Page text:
Anderson and NZME Radio Ltd - 2017-066 (16 October 2017)
- Peter Radich (Chair)
- Paula Rose
- Te Raumawhitu Kupenga
- Alistair Anderson
BroadcasterNew Zealand Media and Entertainment
Channel/StationNewstalk ZB # 2
[This summary does not form part of the decision.]
During a talkback segment on Overnight Talk, a caller rang up to discuss Metiria Turei’s resignation as Co-Leader of the Green Party in the wake of benefit and electoral fraud allegations. The caller made the remark that, ‘[i]t’s almost a situation where, the Green Party are in a room and Metiria dropped a big, fat, juicy, smelly fart.’ A complaint was made that the caller’s comments were demeaning and derogatory towards Ms Turei, and breached the discrimination and denigration standard. The Authority did not uphold the complaint, noting that the discrimination and denigration standard applies only to sections of the community, and it does not apply to individuals. Even had the standard applied, the Authority was satisfied that, while some may find the choice of language distasteful, the comments did not reach the high threshold necessary to find a breach.
Not Upheld: Discrimination and Denigration
 During a talkback segment on Overnight Talk, a caller phoned in to discuss Metiria Turei’s resignation as Co-Leader of the Green Party in the wake of benefit and electoral fraud allegations. The caller made the following remarks:
- ‘It’s almost a situation where, the Green Party are in a room and Metiria dropped a big, fat, juicy, smelly fart.’
- ‘She’s now decided to leave the room and she’s left the smell lingering.’
 Alistair Anderson complained that these comments were ‘demeaning and derogatory’ towards Ms Turei.
 The issue raised in Mr Anderson’s complaint is whether the broadcast breached the discrimination and denigration standard as set out in the Radio Code of Broadcasting Practice.
 The item was broadcast at 4.20am on Newstalk ZB on Thursday 10 August 2017. The members of the Authority have listened to a recording of the broadcast complained about and have read the correspondence listed in the Appendix.
Did the broadcast encourage the denigration of, or discrimination against, any section of the community?
 The objective of the discrimination and denigration standard (Standard 6) is to protect sections of the community from verbal and other attacks. The standard protects against broadcasts which encourage the denigration of, or discrimination against, any section of the community on account of sex, sexual orientation, race, age, disability, occupational status, or as a consequence of legitimate expression of religion, culture or political belief.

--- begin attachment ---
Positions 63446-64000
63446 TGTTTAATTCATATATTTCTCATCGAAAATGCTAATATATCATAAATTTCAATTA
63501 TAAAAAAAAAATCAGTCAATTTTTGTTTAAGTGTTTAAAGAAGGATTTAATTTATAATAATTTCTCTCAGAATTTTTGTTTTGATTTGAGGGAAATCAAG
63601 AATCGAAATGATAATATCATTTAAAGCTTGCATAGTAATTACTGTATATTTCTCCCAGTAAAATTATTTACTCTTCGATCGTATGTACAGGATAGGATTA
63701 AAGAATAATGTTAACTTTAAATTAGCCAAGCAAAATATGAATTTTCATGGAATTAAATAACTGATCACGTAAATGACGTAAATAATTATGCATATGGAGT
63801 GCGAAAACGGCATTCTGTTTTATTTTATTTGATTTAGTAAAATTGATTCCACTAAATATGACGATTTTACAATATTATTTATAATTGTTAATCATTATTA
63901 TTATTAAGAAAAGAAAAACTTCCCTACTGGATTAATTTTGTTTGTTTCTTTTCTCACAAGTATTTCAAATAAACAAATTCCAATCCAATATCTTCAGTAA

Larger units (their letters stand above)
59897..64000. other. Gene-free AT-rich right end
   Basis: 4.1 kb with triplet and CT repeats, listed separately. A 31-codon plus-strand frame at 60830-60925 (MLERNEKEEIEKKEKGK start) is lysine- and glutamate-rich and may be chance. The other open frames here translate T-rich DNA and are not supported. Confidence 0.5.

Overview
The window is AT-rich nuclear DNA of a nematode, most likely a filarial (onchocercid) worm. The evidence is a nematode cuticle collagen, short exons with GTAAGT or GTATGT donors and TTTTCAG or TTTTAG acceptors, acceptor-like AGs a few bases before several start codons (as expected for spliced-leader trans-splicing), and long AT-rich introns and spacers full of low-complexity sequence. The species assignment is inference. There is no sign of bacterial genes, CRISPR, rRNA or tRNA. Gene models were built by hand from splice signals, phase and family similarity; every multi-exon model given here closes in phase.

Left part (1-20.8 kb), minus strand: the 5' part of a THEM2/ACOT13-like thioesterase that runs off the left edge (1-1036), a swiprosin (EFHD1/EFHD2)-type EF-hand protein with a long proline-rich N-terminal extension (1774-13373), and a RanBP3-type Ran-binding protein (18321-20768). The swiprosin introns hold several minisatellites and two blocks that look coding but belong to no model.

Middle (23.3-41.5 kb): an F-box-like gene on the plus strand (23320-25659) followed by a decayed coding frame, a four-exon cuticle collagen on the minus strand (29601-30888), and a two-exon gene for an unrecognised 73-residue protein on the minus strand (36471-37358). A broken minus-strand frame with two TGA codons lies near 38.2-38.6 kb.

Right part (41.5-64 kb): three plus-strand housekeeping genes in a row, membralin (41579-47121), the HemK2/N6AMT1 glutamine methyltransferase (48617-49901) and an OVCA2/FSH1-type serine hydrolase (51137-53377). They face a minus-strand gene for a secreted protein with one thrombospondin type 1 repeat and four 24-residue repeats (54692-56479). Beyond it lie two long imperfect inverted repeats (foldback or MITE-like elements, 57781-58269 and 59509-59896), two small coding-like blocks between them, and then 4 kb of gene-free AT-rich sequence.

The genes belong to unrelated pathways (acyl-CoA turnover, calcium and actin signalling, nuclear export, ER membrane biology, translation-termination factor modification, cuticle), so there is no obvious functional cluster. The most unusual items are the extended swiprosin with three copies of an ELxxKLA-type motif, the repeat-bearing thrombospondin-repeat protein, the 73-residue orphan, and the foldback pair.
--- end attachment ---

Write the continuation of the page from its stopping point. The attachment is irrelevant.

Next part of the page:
‘Discrimination’ is defined as encouraging the different treatment of the members of a particular section of the community, to their detriment. ‘Denigration’ is defined as devaluing the reputation of a class of people (guideline 6a).
 In light of the importance of the right to freedom of expression, a high level of condemnation, often with an element of malice or nastiness, will be necessary to conclude that a broadcast encouraged discrimination or denigration in breach of the standard (guideline 6b).
The parties’ submissions
 Mr Anderson submitted that the comments made by the caller were ‘demeaning and derogatory’ towards Ms Turei.
 NZME submitted:
- The statements made by the caller were not made in relation to Ms Turei’s gender, ethnicity, or other ground of discrimination as set out in the Human Rights Act 1993.
- The caller’s comments were a figure of speech used as a metaphor for Ms Turei’s exiting from the Green Party following scrutiny regarding her benefit collections whilst living with a family member.
- While some listeners may find the metaphor crass or distasteful, the BSA has previously noted that speech which offends, or which is rude, is not a determinative breach of the standard.
 The discrimination and denigration standard applies only to sections of the community. It does not apply to individuals. We do not consider the caller’s statements could be interpreted as commenting on any section of the community, as envisaged by the standard. The statements were squarely limited to Ms Turei as an individual, in her political capacity.
 We therefore do not uphold the complaint on the basis the standard raised in the complaint, Standard 6 (discrimination and denigration), does not apply. Where comments are made in relation to individuals, the fairness standard (Standard 11) may be triggered. Concerns about the language used may also trigger the good taste and decency standard. However as these standards have not been raised in this complaint we are unable to consider them.
 Although they were distasteful and crude, we are satisfied that the caller’s comments did not reach the high threshold required to find a breach of broadcasting standards, or to justify limiting the right to freedom of expression. As submitted by the broadcaster, the caller used metaphorical language to express his views on Ms Turei’s departure from the Green Party. While some people may have found the metaphor and the caller’s choice of language objectionable, the comments were not at a level which would threaten broadcasting standards in the context of the talkback radio environment at 4:20am on a Thursday.
For the above reasons the Authority does not uphold the complaint.
Signed for and on behalf of the Authority
16 October 2017
The correspondence listed below was received and considered by the Authority when it determined this complaint:
1 Alistair Anderson’s formal complaint – 10 August 2017
2 NZME’s response to the formal complaint – 15 August 2017
3 Mr Anderson’s referral to the Authority – 25 August 2017
4 NZME’s confirmation of no further comment – 5 September 2017